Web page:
a single Dresden Plate block,

a couple appliqu├ęd flower blocks,

and some strips of 1930's style fabric.

These bits were left over from classes I'd taken or taught. If you make a lot of class samples or demo blocks, why not fashion them from similar styles of fabric? That way, they can be used together in another project, rather than collect dust in your sewing space. My choice of 1930's fabrics was a simple one; anything made with this cheerful palette of colors goes together.

Kathy Smith used my pieces to create a miniature 1930's style sampler quilt. Of course, she had to add quite a bit to the remnants I gave her, but what a worthwhile effort it was!  She brought new life to what certainly would have remained useless scraps, if left in my care.

Kathy hand quilted simple designs, reminiscent of 1930's quilts.

I've named the quilt "Garden Maze," for the labyrinthine pattern created by the strip pieced blocks. It measures 27” square and is backed with a sweet jonquil print.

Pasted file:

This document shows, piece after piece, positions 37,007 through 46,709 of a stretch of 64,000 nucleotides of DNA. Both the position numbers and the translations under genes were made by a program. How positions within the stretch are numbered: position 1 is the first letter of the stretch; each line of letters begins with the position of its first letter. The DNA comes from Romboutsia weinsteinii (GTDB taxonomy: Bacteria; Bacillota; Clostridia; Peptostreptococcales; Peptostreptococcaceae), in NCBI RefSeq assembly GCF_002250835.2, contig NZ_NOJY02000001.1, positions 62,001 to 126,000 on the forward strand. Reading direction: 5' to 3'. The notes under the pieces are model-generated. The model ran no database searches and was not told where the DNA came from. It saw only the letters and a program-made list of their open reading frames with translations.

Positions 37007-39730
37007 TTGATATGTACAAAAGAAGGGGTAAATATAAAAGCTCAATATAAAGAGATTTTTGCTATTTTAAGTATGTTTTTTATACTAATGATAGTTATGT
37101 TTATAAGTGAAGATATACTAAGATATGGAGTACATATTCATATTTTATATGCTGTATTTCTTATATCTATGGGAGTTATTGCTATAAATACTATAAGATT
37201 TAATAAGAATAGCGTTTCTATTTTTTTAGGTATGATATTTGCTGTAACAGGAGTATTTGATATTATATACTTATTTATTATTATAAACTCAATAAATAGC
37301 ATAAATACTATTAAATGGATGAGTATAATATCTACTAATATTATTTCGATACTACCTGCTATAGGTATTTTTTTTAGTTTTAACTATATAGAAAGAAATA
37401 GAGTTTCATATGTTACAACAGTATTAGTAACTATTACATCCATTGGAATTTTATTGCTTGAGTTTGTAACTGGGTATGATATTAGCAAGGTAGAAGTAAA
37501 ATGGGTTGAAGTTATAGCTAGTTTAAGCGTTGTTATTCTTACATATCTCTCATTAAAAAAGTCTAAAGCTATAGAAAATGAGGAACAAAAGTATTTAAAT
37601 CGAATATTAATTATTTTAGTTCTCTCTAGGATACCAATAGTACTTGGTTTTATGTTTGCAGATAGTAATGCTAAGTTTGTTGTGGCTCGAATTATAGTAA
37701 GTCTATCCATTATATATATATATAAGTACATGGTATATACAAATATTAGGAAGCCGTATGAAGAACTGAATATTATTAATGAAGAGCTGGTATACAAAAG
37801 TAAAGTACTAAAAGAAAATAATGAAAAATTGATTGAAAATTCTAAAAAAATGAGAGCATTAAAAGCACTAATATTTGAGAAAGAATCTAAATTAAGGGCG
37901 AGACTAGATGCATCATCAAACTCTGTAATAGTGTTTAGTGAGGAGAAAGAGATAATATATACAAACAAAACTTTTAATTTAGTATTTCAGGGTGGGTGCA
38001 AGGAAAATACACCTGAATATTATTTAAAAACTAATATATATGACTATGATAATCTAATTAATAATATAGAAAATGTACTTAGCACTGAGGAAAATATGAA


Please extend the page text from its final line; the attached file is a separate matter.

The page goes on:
Our grand kitty, Gandalf, laid claim to the quilt as we tried to take pictures. I love the way his little tippy toes rest right at the edge. 

I hope Spring has sprung where you live and that it inspires you to make something fresh and new.

Wednesday, March 6, 2013

Birthday Treats

What’s sweeter on a birthday than cake and ice cream? How about a new doll quilt from my friend Barb?

I’ve mentioned before, our tradition of swapping doll quilts on birthdays. Half the fun is the anticipation, knowing exactly what the gift will be, yet trying to guess which pattern and fabrics Barb will use. She's delighted me every time!

This year’s birthday quilt is a Courthouse Steps Log Cabin, made from double pink fabrics and shirting prints, particular favorites of both Barb's and mine.

Each log measures ¾”.

Of course, Barb included a surprise on the back of the quilt too. This time it‘s Parisien advertising labels ~ so pretty!